Better infrastructure and a more liberalized economy topped the wish list of European investors in the country for the new administration. While these may be considered "obvious choices," these concerns continue to impact the country’s attractiveness as a trade partner and investment destination, they said. "The Philippines has to be competitive among its peers in ASEAN in all aspects of infrastructure, from roads and highways to airports and seaports," Nordic Business Council of the Philippines (NBCP) president Bo Lundqvist told The STAR. Lundqvist, who also serves as president and CEO at Retail Software Associates Corp., said the country’s infrastructure for energy, information and communication technology (ICT), and education and healthcare are likewise in need of bolstering. "This is needed in order to attract foreign investment as it impacts efficiency on the daytoday," he said. Aside from challenges in infrastructure, European businessmen also want the new administration to open up the Philippine economy to allow more foreign investments to come in. "Liberalization of economic restrictions in the Constitution and amendment of restrictive legislation, such as the Retail Trade Liberalization Law, the Public Services Act and the Government.
Procurement Reform Act, is among thetop of our wish list," European Chamber of Commerce of the Philippines (ECCP) president Guenter Taus said. "Opening up the economy would breakdown the barriers for trade and ease of doing business for foreigners and locals alike. Easing the limitations on foreign ownership is key in continued economic growth. More jobs would be created by allowing business to grow, generating employment and an inclusive economy," Lundqvist added. In terms of trade, the leaders of both ECCP and NBCP naturally want the new administration to support the ongoing free trade agreement (FTA) negotiation between the European Union and the Philippines. "We also look forward to a proactive approach towards concluding the EUPhilippine FTA, with the upcoming second round of negotiations as an important opportunity for the new administration to show its commitment to the FTA," Taus, who also serves as managing director at Jardine Engineering Corp. Philippines, said. The Philippines is currently the EU’s sixth largest trading partner in the region and 44th worldwide. The EU, on the other hand, is the Philippines’ fourth largest trading partner with bilateral trade amounting to P738 billion. The Department of Trade and Industry has said the UK’s decision to leave the EU would not impact the ongoing EUFTA negotiations and would have minimal effect on the Philippine’s trade and investment climate.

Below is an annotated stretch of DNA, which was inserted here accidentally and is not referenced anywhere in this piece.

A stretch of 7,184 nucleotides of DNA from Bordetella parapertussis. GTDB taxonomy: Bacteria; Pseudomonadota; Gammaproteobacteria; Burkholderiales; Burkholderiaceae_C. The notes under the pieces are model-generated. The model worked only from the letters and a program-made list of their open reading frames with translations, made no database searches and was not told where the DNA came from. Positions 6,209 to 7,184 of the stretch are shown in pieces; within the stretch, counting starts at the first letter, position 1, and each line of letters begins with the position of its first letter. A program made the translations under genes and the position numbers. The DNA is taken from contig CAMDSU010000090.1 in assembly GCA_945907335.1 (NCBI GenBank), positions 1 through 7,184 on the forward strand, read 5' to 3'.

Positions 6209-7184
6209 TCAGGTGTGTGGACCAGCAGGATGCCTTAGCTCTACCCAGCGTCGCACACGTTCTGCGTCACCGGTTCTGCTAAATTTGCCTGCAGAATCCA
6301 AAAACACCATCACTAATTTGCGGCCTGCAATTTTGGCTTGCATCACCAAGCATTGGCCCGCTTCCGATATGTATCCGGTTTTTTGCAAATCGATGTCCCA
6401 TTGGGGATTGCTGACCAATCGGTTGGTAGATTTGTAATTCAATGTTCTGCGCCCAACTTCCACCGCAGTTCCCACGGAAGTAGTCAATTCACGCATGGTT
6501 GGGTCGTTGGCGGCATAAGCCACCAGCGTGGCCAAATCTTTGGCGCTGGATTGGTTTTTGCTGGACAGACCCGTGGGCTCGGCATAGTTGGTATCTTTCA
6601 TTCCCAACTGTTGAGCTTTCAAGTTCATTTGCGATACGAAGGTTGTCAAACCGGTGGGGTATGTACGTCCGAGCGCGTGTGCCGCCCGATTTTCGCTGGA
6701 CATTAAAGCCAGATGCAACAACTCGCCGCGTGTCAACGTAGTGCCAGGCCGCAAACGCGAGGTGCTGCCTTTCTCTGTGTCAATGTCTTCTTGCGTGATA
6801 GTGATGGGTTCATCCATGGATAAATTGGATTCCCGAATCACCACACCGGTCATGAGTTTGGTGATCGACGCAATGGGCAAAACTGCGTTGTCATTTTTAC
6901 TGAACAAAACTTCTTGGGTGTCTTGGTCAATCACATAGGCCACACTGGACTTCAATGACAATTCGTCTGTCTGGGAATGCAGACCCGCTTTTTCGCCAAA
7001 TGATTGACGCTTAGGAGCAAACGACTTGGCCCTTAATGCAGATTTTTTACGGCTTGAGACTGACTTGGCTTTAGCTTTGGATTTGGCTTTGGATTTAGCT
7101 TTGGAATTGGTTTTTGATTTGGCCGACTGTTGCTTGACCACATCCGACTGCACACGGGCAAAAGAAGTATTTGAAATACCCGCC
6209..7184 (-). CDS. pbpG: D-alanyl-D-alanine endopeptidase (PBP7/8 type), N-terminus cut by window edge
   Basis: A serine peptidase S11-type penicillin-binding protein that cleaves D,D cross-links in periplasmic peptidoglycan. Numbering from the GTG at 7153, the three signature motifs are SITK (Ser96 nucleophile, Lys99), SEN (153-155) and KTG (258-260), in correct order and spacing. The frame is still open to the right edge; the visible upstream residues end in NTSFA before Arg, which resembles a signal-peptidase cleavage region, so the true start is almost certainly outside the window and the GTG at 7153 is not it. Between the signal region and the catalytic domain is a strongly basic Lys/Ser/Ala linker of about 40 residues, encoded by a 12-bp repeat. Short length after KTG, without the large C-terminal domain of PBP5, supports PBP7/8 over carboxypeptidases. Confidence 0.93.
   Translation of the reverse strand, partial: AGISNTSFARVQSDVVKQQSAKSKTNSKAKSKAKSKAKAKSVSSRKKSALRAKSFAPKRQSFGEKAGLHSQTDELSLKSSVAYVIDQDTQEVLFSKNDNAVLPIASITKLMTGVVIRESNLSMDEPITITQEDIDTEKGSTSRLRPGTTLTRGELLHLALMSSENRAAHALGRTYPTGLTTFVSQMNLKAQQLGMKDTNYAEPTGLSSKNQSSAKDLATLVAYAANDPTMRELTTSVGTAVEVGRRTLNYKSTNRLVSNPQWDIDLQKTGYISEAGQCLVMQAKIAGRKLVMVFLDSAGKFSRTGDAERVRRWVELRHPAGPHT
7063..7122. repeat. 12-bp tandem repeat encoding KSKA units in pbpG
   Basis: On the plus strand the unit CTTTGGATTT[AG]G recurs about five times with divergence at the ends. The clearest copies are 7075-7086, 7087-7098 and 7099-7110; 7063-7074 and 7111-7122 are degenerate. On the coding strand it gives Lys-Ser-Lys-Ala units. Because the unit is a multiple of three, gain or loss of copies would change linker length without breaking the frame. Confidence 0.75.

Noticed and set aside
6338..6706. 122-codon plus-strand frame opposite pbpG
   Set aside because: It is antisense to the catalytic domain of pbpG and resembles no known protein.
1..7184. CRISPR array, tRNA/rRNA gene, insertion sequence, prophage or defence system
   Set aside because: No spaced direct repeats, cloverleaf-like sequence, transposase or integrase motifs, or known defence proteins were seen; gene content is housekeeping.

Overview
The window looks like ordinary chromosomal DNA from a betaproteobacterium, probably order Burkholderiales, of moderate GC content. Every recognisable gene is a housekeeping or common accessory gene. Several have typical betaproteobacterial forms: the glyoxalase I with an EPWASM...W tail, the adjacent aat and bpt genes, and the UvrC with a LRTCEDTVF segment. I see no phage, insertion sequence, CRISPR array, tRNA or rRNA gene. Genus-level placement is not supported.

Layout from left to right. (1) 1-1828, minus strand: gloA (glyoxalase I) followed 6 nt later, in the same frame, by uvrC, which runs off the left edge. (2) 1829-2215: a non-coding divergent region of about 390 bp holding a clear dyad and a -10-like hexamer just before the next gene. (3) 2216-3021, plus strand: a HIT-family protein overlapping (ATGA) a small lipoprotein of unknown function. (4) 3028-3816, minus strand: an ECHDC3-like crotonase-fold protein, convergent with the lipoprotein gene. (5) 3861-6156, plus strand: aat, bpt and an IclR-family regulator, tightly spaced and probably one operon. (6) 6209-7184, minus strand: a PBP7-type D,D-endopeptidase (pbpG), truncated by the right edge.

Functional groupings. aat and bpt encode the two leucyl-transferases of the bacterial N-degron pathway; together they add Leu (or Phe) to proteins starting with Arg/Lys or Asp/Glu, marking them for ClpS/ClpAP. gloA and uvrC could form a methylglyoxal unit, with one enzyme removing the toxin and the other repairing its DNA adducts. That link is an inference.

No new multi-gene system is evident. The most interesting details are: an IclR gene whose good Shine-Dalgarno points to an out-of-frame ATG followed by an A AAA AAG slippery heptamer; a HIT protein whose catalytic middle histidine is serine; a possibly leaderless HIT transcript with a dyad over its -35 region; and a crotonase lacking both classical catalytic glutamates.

Source: The Philippine Star